Friday, December 12, 2014

Free Fiction: Cheer It To The Heavens

Title: Cheer It To The Heavens
Length: ~725 words
Genre: m/m romance

Notes:  I was thinking about these moments of silence.  They're beautiful because it gives you time to reflect, or pray, mourn, or send love out into the universe, but sometimes I think that the person we've lost was just too vibrant to need a quiet moment.  I feel like perhaps if we shouted loud enough, we might send them one last hurrah across the great divide, and they would know we miss them.  This story is all about that idea.


"Gather round, gather round," commanded Dave, the captain of the Titans and overall head organizer of their community flag football league.  He made compression motions with his arms and the gaggle of players crowded tightly together.

Matt looked around at the assembly, noting good friends and formidable challengers.  He caught Tommy's eye and they smiled at each other. Nothing had happened yet, but it was only a matter of time.  Matt liked the way Tommy played hard and laughed easily.  He ran fast and never let up, but was still the first one to offer a hand to a player on the ground.  He was solid, capable, and had eyes so green that there had to be an emerald somewhere bemoaning its stolen color.

"Just a few words today before we start playing," said Dave, and Matt's attention snapped back.  "I think most of you knew Ardie Herman.  He played here with us for the last five years.  A great team player and a heck of a quarterback.  He battled with cancer for the past two years and yesterday he passed away."  Dave's voice wobbled a little, but he took a deep breath and recovered.  "I talked to his family and they said he was comfortable and surrounded by everyone he loved, and who loved him.  They're working out when the services will be. I know a moment of silence is traditional to mark the passing of a cherished person, but I'd like to change that for today."

Matt swiveled his gaze around again.  The group was silent and still.  Some looked pained.  A few were staring away into the distance, their arms crossed stiffly against their chests. In the sunshine, the loss of a good friend seemed remote and impossible.  The field was picturesquely green and the air warm, even though it was late fall, and Matt felt like Ardie might arrive any moment, a little bit late.  A pang of sadness hit him as it sunk in that he wouldn't get to talk to Ardie again.  Matt scuffed a foot on the grass.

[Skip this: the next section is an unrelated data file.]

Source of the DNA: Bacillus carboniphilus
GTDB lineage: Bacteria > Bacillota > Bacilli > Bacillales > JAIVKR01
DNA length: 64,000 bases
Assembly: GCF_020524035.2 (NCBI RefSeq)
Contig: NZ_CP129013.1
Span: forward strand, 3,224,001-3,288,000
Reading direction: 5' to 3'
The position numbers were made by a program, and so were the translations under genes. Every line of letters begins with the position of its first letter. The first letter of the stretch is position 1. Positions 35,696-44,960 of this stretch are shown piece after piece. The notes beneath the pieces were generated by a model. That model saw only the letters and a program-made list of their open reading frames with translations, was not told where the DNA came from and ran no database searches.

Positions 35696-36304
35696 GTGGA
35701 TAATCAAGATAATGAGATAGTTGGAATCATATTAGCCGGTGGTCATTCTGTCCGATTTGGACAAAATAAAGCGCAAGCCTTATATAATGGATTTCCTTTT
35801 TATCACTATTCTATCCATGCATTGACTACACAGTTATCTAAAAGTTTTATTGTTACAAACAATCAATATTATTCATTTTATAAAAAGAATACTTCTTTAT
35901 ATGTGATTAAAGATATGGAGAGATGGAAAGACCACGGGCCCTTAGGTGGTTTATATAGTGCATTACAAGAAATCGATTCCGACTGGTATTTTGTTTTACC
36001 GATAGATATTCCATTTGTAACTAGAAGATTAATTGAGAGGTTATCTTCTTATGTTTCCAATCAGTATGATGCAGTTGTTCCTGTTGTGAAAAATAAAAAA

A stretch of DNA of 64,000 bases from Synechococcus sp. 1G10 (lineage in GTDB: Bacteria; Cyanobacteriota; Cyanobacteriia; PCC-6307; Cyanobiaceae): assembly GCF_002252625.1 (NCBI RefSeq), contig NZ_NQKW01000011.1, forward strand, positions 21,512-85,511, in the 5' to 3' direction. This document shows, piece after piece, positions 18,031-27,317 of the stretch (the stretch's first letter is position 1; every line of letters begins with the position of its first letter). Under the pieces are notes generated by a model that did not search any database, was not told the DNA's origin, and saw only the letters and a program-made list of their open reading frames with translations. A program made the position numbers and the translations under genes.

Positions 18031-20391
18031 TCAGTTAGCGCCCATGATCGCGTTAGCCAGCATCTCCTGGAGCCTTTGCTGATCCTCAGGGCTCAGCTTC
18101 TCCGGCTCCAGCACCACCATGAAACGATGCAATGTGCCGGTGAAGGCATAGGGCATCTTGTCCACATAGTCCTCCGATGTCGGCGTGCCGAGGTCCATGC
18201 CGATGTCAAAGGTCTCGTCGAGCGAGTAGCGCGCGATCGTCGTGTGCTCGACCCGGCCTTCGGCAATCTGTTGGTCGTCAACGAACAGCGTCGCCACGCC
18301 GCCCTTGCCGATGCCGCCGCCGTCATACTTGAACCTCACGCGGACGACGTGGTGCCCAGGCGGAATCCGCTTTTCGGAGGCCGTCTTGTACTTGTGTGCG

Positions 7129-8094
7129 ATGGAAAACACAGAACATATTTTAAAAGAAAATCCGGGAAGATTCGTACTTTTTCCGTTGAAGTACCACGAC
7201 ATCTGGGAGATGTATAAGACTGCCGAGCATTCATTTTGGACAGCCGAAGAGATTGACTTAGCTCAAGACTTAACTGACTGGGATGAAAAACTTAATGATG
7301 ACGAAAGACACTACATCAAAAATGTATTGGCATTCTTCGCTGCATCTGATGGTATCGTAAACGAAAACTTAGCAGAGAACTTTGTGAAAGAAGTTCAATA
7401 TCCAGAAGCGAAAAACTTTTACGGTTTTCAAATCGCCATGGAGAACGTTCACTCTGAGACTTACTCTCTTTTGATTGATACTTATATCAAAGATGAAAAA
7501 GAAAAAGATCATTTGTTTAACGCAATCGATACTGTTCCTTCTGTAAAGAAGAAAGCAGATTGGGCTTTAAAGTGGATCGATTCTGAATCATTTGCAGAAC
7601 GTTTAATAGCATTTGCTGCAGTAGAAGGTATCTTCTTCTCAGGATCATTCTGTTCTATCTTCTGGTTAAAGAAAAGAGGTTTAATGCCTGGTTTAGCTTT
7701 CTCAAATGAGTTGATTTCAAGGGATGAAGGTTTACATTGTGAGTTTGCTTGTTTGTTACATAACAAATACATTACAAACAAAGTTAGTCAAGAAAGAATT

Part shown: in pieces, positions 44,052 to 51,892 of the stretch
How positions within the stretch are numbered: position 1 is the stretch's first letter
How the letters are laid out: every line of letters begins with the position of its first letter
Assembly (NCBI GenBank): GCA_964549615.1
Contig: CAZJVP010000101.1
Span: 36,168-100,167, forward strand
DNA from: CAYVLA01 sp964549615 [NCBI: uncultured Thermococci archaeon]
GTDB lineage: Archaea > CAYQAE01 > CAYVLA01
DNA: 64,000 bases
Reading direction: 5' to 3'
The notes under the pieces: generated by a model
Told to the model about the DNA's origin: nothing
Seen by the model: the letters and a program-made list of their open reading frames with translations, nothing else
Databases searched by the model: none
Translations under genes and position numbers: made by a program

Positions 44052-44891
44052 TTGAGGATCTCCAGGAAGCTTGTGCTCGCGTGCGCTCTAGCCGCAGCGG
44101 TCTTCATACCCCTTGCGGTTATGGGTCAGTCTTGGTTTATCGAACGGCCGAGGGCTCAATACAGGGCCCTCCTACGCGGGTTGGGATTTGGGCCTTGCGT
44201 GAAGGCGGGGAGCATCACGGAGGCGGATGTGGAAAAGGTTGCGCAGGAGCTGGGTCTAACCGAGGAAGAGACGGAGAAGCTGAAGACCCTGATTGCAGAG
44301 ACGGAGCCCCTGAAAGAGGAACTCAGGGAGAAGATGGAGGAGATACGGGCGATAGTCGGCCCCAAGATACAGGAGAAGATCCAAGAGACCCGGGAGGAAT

Dave continued, "But Ardie was never quiet.  He cheered us on when he was on the field and when he couldn't play anymore.  His voice was the loudest every weekend.  I'd like to honor that by sending up a cheer.  It's unusual, but Ardie was unusual and he deserves to hear it. I know he's in heaven and if we make a loud enough noise, then all the angels up there will know who they've got, if they don't know it already."

A murmur of laughter went through the crowd.

"So, I'm going to count down from three, and then let's send up a cheer for Ardie.  He deserves it."  Dave scanned around him and must have liked what he saw because he clapped his hands.  "Three, two, one!"  Dave lifted his face to the sky and a deep yell came out.

The players yelled with him.  A few people shrilled whistles, giving a top note pitch over the rumble and fury of more than thirty people emptying their lungs of grief.

Matt whooped and hollered. He brought his whole body into the effort and tightened his arms as he joined in the crowd.  His hands ached with the force of clenching them into fists.  The cacophony lasted for a long time.  One shout spent, Matt gulped in another breathe and let loose again.  Others next to him did the same.  There were whistles, clapping, stomping of feet, and the lifting of voices to create a tumult of acknowledgement.

Slowly, the cheering died away, and only a few clapping hands were left, and then that finally ceased as well.

"Thank you," Dave said, and now his voice cracked roughly, sounding used and worn out. "I know he heard us. And if he were here now, I know he'd tell me to get on with it." He looked around at the teams.  "Time to play a little football."

A few players gave hoarse cries of excitement and everyone moved to their positions.

Tommy jogged past Matt and on a whim, Matt put out a hand.  Tommy stopped, one eyebrow raised. "Hey, want to come over for pizza tonight?  Watch the game?"

"Sure.  I'd like that."  Tommy grinned and started jogging again.

Matt felt like he could hear Ardie cheering him on.

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